'Vicetia' or 'Vincentia' appears for the first time in ancient sources in 135 B.C., though its origins stretch much further back, and was ruled by the Gauls until 157 B.C. Today the city remains steeped in the presence of Rome, whose spirit has remained in the air throughout the centuries.
Though ample testimony of the Empire's hold can be seen today in the Museo Civico housed in Palladio's sumptious Palazzo Chiericati one's first glimpse is from the centre's road formation. Remains of bridges, temples, the aquaduct and theatre provide further witness of that epic period.
However much the Medieval age has also left its traces, by the Goths, Franks and Longobards, Vicenza's Renaissance age was dominated by the Venetians; and so it is these two faces, of Rome and Palladio, which capture the visitor's gaze.
Though born in Padua, Palladio was adopted by Vicenza, and it was she who allowed his creative genius full rein, thus letting him become one of the greatest artists in history, employing classical themes and spatial harmony enforced through a rigid application of mathematical laws. Many buildings bear witness to this: prominent among them, the Basilica Palladiana, or Palazzo della Ragione in Piazza dei Signori, originally Medieval, restructured by the master in his characteristic style. Other masterpieces include the unparalleled wooden Teatro Olimpico, the Palazzo Valmarana (containing amongst others frescoes by Tiepolo), Palazzo Thiene, la Loggia del Capitanio, the Loggetta dei Giardini Salvi, Palazzo Barbaran da Porto, and the villa La Rotonda. This last is unquestionably the jewel in the crown of Vicenza's Palladian treasures.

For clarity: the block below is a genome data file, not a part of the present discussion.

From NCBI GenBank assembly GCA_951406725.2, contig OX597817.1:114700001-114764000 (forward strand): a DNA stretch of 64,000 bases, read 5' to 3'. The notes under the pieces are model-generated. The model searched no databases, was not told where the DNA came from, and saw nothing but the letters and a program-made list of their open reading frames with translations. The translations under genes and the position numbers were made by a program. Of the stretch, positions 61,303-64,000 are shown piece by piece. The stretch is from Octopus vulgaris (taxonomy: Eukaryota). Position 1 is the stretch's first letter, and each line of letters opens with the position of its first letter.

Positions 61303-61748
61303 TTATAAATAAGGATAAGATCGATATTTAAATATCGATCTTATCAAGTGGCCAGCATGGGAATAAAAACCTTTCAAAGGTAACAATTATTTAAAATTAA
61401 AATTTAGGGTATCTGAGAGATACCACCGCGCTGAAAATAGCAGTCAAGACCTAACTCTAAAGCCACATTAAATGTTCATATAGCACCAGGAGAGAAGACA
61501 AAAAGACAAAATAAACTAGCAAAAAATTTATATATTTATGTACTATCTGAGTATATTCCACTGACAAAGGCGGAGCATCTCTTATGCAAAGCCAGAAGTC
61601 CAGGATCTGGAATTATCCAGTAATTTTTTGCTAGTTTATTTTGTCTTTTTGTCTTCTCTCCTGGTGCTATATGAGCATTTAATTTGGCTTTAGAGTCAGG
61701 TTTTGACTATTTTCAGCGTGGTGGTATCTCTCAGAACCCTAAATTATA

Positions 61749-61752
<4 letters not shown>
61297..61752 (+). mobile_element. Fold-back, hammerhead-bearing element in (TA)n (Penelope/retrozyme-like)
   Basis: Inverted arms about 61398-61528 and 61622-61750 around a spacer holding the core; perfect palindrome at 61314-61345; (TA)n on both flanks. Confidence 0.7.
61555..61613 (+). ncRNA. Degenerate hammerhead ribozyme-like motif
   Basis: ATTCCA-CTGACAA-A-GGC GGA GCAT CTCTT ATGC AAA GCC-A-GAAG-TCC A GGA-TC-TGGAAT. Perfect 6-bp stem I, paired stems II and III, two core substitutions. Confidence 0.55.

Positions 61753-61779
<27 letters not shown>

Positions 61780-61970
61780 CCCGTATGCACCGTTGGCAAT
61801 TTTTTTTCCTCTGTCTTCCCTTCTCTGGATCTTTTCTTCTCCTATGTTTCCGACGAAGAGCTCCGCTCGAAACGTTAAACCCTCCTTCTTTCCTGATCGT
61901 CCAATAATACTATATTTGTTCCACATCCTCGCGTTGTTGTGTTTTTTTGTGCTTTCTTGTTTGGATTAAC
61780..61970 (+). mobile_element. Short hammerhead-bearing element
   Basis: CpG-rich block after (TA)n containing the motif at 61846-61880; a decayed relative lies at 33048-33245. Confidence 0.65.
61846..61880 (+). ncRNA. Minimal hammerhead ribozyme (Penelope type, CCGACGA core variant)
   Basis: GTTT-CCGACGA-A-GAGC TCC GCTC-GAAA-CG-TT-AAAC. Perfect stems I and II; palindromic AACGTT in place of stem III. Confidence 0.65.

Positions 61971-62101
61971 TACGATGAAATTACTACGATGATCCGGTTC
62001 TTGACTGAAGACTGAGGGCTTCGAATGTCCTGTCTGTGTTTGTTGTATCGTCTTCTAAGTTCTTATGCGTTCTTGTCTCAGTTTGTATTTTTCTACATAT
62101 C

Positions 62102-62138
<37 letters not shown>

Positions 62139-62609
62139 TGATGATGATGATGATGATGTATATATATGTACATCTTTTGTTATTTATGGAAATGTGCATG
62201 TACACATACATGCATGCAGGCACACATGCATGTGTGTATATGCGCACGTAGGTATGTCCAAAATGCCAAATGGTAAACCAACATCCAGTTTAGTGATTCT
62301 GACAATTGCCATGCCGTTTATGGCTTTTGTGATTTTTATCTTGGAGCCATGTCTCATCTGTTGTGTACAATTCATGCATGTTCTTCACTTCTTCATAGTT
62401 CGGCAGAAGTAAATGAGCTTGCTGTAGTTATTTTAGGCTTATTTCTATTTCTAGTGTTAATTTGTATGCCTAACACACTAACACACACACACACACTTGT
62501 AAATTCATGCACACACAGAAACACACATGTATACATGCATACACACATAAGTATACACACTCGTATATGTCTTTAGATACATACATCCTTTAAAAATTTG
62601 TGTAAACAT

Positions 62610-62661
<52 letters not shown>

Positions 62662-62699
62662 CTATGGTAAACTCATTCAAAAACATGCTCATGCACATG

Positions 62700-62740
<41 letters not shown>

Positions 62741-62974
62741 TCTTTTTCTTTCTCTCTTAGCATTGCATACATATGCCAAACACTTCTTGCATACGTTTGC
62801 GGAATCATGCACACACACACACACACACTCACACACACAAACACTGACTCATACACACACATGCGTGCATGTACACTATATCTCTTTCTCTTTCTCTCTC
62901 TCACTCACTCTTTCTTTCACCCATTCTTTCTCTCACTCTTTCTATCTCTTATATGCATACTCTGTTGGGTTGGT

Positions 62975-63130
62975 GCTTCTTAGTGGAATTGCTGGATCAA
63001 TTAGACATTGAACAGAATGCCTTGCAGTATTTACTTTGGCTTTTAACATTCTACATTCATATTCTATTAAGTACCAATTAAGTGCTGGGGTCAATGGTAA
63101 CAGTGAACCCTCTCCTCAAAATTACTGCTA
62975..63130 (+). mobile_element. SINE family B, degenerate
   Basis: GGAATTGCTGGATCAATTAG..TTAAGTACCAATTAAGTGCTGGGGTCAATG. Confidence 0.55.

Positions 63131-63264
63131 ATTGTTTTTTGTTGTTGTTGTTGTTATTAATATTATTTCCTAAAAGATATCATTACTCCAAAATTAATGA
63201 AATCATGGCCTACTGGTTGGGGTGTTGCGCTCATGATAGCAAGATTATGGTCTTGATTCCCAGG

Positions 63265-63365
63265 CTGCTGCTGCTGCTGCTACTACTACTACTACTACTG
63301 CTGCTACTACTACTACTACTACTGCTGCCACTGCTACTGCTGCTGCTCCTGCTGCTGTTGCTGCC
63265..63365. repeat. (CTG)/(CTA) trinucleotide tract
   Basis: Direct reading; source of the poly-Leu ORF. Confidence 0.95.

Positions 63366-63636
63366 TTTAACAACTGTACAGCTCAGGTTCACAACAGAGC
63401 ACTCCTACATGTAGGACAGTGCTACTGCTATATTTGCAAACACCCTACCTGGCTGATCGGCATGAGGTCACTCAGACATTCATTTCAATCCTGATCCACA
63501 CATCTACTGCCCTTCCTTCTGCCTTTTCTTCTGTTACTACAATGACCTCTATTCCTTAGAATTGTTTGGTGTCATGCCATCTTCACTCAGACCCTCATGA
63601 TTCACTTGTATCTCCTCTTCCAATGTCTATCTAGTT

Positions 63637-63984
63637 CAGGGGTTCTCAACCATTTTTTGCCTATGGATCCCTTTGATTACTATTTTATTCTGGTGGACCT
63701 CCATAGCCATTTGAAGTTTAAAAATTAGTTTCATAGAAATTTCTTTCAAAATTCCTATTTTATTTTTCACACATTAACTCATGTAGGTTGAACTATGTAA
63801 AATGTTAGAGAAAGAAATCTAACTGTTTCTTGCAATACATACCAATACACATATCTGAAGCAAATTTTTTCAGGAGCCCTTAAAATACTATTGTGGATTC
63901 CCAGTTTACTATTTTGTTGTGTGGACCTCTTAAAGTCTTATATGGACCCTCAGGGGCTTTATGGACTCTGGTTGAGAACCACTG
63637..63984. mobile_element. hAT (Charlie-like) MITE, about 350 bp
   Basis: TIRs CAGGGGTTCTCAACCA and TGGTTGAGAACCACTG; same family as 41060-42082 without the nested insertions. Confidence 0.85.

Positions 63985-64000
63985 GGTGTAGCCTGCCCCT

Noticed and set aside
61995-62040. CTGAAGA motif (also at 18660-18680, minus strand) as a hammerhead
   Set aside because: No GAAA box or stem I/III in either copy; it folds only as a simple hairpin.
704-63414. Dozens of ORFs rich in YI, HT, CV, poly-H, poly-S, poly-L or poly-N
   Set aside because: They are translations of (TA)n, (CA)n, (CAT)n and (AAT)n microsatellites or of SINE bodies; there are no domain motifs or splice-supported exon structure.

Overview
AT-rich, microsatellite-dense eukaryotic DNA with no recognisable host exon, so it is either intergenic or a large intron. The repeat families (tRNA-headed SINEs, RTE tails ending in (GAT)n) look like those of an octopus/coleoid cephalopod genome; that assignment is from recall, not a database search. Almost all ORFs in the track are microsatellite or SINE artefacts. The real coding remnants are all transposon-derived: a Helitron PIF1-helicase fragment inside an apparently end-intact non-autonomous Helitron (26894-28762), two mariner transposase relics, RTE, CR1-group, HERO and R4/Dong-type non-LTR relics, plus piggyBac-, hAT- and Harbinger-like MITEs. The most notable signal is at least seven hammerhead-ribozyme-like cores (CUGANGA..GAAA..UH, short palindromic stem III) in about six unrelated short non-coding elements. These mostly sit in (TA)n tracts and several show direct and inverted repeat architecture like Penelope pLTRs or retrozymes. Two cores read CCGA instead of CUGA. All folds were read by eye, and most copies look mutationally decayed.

Not all the visitor's sights are connected with architecture however: absolutely recommended would be SS. Felice and Fortunato dating from the 4th century, Monte Berico (17th), nestled above the hills dominating the city, and not far from the ancient Gothic church, the Duomo (8th - 13th), the ruins of the so-called Nuova Cattedrale (9th - 10th), S. Maria dei Servi and San Rocco (15th). Not forgetting of course the magnificent countryside dotted with aristocratic villas dating back to various eras.
Known above all for Andrea Palladio's work of the 16th century, Vicenza proudly exhibits the signs of its Roman background.